I’m honestly at my wits’ end. We’ve agreed to leave all major decisions about this until after our current big projects are over, so we can talk with clearer heads. But it’s getting worse day by day — I’m frightened for him.
At one point, she said she would take him back only if a) he was ‘unsullied’ (i.e. he hadn't slept with anyone else, as if that would devalue him somehow), and b) if he agreed that he would have no female friends in case he cheated ‘again.' She is still convinced I broke them up to be with him, even though there was a considerable amount of time between those two events.
I know I’m rambling and I’m sorry. I’m just emotionally exhausted and an outside eye would seriously help to give me some perspective on the whole thing.
Phew! You must be exhausted. I'm exhausted just thinking about this mess!
OK, I am going to try to give you simple advice about this complex situation. Normally, I try to help people straighten out their own feelings first before they assess whether or not they should stay in their relationship.
In this situation, I feel compelled to tell you to GET OUT.
I understand that you are concerned about him. And, clearly, he needs some help. But being his romantic partner is not going to help him.
There are so many issues at play: his entanglement in a very toxic relationship with his ex, his depression, her mental health issues, and your codependent relationship with him.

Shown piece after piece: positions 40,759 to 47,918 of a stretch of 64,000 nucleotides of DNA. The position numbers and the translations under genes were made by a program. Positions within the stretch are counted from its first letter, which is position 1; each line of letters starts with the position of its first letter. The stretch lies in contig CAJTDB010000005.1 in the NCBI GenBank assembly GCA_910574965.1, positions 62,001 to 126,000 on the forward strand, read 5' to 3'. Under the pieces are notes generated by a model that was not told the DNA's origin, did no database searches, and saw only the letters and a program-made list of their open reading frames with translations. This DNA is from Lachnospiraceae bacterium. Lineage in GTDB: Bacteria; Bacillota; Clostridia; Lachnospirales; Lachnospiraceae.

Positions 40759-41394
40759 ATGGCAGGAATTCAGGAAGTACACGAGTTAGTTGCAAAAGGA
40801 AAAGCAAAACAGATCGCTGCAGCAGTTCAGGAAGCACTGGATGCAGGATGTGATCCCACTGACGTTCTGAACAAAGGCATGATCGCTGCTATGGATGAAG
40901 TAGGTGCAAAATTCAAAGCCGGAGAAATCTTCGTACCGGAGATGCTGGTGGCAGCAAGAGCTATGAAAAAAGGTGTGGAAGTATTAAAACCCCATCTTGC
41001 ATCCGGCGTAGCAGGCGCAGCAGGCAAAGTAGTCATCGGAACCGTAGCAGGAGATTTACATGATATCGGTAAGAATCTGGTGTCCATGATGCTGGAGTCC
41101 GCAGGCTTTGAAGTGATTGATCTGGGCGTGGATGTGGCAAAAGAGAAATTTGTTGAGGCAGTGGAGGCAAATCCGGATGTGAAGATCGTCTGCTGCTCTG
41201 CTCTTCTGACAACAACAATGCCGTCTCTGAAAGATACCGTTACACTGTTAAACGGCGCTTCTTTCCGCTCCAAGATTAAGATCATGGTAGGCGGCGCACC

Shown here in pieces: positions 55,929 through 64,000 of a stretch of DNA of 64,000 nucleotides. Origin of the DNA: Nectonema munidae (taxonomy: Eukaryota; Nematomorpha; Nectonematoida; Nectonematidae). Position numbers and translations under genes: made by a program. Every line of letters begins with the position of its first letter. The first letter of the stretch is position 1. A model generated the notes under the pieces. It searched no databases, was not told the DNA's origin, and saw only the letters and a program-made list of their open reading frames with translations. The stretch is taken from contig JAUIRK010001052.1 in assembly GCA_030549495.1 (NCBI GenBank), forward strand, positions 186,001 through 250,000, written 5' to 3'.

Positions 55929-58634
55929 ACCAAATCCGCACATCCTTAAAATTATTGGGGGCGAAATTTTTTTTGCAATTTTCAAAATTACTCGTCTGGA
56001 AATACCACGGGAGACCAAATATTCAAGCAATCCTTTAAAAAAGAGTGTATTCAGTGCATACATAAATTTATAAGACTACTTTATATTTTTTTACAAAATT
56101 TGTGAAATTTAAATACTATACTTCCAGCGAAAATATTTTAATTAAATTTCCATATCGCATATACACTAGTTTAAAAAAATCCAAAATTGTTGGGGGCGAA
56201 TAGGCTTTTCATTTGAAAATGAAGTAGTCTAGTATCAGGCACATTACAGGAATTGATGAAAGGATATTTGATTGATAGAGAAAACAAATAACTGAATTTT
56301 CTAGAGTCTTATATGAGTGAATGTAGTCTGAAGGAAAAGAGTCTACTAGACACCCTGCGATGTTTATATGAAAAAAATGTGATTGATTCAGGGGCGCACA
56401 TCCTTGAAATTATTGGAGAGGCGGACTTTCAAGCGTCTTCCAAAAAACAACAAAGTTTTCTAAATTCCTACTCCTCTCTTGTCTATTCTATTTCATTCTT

There is only ONE of these issues that you have any control over — your relationship with him. No good can come from staying in this situation. You can’t save him, just as he can’t save her.
The only person you can save is yourself.
I often ask people this question when they are in a dysfunctional relationship: Is this the type of relationship you would envision for your child/sibling/best friend? I am pretty sure you would say no.
1. Break up with him.
You can be his friend, but this romantic involvement is not healthy for either of you.
2. Set boundaries to keep yourself safe and encourage him to do the same.
It sounds like his depression/mental health issues are not being adequately handled.
You can point him in the right direction — as you mentioned he has been diagnosed, I'm hoping he still has a therapist or psychiatrist — but then you have to let go with love.
3. If you believe he or his ex are a danger to others or themselves, you can report this to the appropriate authorities.
4. I think a group like CODA or AL-ANON would be very beneficial.
Sometimes we forget, but the only person you are responsible for is you.
5. Lastly, I am going to reiterate: You have no control over her actions or his actions.
We could pontificate for days on why he is drawn time and again into abusive relationships. We could speculate on what’s really going on with her.
But it doesn’t matter. What does matter is that you find your way out of this chaos and take care of yourself.
If you have a question for me about sex, love, parenting, divorce, depression, the friend zone, Purple Rain, Edith Piaf, books, tea, or anything at all, email me at email@example.com. As always, your anonymity is golden. xoxo